This Ultimate Stuffed Artichoke Recipe is out of this world. Serve it for a scrumptious vegetarian first or main course. It’s great for sharing too, and is one of my favorite artichoke recipes ever!
Watch me make this recipe!
You know that restaurant you’d frequent with your friends when you were in high school?
Ours was Vittorio, and a group of us would go after school, during school (don’t tell my parents!), on the weekends, and we’d pick up take-out if we wanted to hang out at home.
All of us would order the greasy, herbed garlic rolls — all of us except for Aimée, that is. Why? Well, because Vittorio had one of the best artichoke recipes of all time on their menu — the garlicky-lemony, stuffed artichoke!
Stuffed artichokes are one of Aimée’s favorite things eat, and she truly adored this one. So much so, that she often reminisces about it and is always yearning for one.
After many years, Vittorio is still open! It doesn’t matter much to Aimée though, because the stuffed artichoke recipe disappeared from the menu when we were in college.
Aimée has been asking me to try to replicate the recipe for years.
I’ve made a lot of artichoke recipes, but not one like this.
At long last, with notes from her, my memory of them, and the artichoke inspiration I got from my trip to Baroda Farms with Frieda’s, here is my stuffed artichoke recipe.
How to Clean and Steam an Artichoke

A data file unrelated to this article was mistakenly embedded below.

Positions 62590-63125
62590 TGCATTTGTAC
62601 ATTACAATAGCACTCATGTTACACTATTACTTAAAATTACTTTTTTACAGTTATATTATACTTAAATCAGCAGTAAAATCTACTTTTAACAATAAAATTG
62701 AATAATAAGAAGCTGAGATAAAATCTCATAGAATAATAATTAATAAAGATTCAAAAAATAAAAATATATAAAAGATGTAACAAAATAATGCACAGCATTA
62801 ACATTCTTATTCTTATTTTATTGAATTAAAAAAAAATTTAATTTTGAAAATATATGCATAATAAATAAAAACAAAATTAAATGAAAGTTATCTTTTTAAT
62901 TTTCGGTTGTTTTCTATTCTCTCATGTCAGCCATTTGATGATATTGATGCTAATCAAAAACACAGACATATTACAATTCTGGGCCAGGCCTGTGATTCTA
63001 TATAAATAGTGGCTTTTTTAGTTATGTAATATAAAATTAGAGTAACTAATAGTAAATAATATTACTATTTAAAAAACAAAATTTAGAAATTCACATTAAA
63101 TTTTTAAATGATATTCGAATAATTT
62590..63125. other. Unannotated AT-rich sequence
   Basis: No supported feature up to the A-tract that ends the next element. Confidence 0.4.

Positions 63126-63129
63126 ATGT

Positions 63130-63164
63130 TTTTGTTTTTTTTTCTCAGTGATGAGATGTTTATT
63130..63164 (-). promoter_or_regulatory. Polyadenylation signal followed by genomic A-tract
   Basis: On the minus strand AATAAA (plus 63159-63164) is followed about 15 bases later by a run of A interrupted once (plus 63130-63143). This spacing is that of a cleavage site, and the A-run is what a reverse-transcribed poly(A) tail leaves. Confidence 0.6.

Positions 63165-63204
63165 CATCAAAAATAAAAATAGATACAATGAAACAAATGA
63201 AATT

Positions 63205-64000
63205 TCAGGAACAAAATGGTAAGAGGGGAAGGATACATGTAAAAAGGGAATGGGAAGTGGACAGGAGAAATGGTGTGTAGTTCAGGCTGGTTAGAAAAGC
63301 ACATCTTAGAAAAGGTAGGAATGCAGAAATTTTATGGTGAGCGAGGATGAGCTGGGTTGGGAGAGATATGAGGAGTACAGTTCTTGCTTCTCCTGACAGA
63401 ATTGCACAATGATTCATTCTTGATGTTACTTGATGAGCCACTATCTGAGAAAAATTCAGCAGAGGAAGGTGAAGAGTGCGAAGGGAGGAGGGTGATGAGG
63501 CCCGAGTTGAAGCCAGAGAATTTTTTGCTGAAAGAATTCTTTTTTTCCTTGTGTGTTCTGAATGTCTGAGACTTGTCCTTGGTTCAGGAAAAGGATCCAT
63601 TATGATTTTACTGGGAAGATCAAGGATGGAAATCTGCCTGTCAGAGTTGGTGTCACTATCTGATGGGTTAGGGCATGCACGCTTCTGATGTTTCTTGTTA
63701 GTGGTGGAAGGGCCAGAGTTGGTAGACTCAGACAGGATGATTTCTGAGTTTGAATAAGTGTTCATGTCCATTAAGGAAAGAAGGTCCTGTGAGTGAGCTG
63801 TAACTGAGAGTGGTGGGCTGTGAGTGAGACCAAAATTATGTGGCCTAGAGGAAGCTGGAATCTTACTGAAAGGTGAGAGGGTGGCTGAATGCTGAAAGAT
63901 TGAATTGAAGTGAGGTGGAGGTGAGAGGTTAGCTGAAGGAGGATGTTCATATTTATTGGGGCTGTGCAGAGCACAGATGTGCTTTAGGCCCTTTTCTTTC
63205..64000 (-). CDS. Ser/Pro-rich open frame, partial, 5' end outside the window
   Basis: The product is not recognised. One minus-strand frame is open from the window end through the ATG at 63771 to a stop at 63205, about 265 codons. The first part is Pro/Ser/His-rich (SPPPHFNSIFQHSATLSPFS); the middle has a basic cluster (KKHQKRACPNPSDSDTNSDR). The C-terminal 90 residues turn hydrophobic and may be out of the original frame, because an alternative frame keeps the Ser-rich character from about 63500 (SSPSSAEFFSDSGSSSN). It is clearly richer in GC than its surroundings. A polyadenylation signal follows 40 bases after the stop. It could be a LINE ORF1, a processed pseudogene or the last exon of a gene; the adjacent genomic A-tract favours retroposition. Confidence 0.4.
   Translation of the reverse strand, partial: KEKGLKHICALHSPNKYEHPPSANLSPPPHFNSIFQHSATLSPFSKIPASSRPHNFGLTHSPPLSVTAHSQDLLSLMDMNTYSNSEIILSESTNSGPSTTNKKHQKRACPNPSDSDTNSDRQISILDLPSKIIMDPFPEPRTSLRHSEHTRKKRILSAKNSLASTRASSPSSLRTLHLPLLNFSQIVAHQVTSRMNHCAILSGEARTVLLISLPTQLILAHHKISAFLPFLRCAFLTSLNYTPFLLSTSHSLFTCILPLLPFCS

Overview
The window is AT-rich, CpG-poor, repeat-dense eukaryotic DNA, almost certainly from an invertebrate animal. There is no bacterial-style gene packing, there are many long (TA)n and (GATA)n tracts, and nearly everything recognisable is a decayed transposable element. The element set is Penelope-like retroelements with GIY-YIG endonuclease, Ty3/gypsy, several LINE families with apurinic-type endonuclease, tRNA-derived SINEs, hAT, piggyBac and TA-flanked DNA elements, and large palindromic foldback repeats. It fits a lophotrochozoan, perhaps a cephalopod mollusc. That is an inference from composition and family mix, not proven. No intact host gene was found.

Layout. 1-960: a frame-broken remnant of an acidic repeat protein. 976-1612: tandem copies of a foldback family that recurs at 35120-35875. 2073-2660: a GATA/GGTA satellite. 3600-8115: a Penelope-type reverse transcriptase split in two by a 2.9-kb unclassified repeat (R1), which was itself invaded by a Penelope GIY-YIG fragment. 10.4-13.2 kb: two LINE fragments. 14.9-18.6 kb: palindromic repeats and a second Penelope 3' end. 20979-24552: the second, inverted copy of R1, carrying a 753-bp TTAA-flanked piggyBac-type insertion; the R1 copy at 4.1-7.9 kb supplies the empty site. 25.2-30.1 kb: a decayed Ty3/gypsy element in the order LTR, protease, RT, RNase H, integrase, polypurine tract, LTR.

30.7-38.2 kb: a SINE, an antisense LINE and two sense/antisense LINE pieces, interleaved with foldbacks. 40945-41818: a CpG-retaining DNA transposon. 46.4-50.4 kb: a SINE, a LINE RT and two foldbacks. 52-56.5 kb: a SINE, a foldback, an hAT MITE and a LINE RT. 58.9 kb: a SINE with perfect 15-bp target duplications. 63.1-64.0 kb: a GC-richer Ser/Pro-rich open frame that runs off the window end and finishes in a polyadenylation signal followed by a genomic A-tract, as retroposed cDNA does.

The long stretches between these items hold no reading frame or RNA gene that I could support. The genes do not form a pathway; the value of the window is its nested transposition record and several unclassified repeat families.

In this recipe, the artichoke is cleaned, then steamed and stuffed. And the last step is to finish it in the oven.
To clean the artichoke:
- Use a Chef’s knife to cut off about 1-inch from the top of each artichoke, and enough off of the bottom to form a nice base. Remove any especially tough outer leaves and discard them. Then use kitchen scissors to cut off the sharp tips of the leaves.
- Pull the leaves away from the middle of the artichoke, so that you can see the choke. Now use a spoon to reach down and gently scrape away and discard all of the fuzz, to reveal the heart. (See above image.) This will take a bit of muscle. Drizzle lemon juice inside and over each one.
To steam the artichoke:
- Place the artichokes, stem-end up, in the steamer basket, cover, and steam until they are almost as tender as you like them, about 15 minutes. (They’ll finish cooking in the oven.) Check for doneness by pulling off an outer leaf — it should come off fairly easily when it’s ready.
I think it’s really delicious — maybe the best stuffed artichoke ever, and Aimée agrees. She thinks it’s a good replica of the one she dreams about.
Let me just whet your appetite . . . .
What’s in this recipe?
- lemon juice
- white wine
How does that sound, all mixed together, between succulent, tender artichoke leaves?
I know, right!?
These are Lyon artichokes in one of the fields at Baroda Farms. (You can use any variety for this recipe.)
Important Stuffed Artichoke Recipe Tips
- There will be a lot of stuffing, and it might seem like too much. It’s not! You want to fill the artichoke to maximum capacity. Not only in the center, but between each leaf.
- A lot of people prefer to remove the choke after the artichoke is steamed. It’s definitely easier, but it could be tricky to keep the artichoke intact.